Weekly check-ins are a great option, but they can be cumbersome. There’s no point in meeting once a week if you can’t plan a quality meeting.
Think about what works best for your team and don’t be afraid to tweak things as you go. You might find that weekly check-ins work best if your team works on short-term projects. Quarterly reviews are great if you work on long-term projects.
Identify goals and metrics
It’s a good idea to think about goals and metrics as you’re thinking about the cadence of your review process. The types of goals you have for your business and the metrics you want to measure may lend themselves well to a shorter or longer review cycle.
Start by identifying a broad goal that you want employees to accomplish. Then, use key performance indicators (KPIs) to measure whether the goal is being achieved.
The great thing about KPIs is that they are clear and they are measurable. You can collate data about individual employees, teams, departments, and the company as a whole to make more informed decisions.
Goals work best when employees have ownership over the goals that are being set. Invite them to create goals of their own. It’s always worthwhile to support your employees in setting meaningful goals, even if not every one of their goals can be measured precisely.
Build in continuous feedback
Regardless of the review cadence you choose, try to find a way to incorporate continuous feedback into your employee performance management framework.
Continuous feedback means feedback that is delivered regularly. It could be daily, weekly, monthly, or quarterly.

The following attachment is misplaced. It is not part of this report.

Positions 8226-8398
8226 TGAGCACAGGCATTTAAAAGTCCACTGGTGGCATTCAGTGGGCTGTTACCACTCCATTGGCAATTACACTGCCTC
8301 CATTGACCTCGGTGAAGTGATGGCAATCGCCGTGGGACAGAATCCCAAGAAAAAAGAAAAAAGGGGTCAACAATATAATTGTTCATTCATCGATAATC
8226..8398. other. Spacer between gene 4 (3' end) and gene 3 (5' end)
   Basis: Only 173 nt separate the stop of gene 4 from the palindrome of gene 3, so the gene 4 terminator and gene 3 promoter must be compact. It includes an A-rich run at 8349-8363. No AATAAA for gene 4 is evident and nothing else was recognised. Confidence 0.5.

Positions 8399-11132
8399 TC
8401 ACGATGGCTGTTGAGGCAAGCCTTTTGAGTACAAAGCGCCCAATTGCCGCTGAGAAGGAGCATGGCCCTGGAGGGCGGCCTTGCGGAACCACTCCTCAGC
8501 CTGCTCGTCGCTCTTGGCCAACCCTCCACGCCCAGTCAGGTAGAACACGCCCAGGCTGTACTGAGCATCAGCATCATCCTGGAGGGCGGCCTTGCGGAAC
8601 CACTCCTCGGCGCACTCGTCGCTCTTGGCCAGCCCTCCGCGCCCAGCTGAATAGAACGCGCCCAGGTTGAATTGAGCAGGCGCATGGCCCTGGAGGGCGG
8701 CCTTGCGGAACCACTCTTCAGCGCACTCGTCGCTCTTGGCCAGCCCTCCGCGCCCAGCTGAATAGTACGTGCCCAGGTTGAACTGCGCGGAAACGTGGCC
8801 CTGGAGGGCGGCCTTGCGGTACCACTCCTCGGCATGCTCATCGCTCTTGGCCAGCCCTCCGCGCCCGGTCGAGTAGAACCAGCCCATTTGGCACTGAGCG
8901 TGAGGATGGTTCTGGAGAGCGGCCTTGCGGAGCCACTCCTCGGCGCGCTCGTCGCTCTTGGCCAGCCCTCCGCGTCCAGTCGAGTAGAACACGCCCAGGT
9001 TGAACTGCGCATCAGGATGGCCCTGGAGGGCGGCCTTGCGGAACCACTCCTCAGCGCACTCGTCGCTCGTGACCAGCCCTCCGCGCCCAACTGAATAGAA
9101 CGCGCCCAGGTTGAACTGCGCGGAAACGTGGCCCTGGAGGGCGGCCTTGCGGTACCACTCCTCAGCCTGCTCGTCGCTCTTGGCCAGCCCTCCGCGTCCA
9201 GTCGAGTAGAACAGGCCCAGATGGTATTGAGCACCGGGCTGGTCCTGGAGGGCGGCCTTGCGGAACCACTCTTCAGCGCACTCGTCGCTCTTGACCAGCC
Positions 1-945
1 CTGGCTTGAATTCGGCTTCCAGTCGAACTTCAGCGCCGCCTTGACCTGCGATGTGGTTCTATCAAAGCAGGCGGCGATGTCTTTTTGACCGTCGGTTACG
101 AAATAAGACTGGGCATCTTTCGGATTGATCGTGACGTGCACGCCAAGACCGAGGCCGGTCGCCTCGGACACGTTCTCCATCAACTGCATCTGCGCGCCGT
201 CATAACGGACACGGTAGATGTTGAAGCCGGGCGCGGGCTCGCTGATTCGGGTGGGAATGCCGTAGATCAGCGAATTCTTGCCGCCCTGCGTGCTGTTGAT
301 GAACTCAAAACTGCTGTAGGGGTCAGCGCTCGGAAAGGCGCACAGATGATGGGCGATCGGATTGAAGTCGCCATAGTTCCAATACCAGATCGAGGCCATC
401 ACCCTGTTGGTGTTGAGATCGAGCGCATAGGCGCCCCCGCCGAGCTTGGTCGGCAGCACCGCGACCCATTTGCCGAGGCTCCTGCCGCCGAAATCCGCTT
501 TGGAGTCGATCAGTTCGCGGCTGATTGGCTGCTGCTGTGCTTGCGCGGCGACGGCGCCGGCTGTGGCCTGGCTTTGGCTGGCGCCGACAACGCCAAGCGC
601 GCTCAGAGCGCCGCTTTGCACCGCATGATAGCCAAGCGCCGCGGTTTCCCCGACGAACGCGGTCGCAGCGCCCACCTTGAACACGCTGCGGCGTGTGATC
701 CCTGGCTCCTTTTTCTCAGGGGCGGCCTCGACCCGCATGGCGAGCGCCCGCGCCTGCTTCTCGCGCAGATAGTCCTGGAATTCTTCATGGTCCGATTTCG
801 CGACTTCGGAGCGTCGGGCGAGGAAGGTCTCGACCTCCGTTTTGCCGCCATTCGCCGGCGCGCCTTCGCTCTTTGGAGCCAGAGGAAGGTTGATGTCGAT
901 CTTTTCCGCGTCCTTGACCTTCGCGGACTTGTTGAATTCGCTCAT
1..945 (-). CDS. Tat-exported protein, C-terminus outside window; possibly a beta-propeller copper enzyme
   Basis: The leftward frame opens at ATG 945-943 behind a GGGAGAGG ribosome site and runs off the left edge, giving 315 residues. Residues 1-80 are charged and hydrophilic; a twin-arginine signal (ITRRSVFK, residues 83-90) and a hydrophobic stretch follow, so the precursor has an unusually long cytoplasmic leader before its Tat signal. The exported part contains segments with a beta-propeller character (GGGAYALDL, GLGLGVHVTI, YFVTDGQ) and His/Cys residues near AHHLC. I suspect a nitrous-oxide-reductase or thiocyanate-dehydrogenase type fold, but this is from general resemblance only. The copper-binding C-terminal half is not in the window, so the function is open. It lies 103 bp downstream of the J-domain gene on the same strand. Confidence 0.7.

It doesn’t have to be formal either. Unlike reviews and check-ins that require a meeting, giving continuous feedback might mean sending a quick email or passing along the latest customer reviews.
Performance management software makes delivering continuous feedback easy. Managers can upload information and employees can log in at any time to get the feedback they crave.
Plan out your data reporting
Your performance management framework should act as a scaffold, starting with each employee. It then incorporates team and department goals before including company-wide goals. That means it’s important to plan out your data reporting.
Software can create reports for individual employees. It can also produce reports that show big-picture trends.
Scaffolding the data in this way lets you identify top performers. You can also see how many people are contributing to which goals, and how different departments compare. You can even track employee performance trends year to year.
You don’t have to report on all data frequently. If you have data that relates to individual employee performance, update it often. If you have company-wide data, you might only collate it once or twice per year.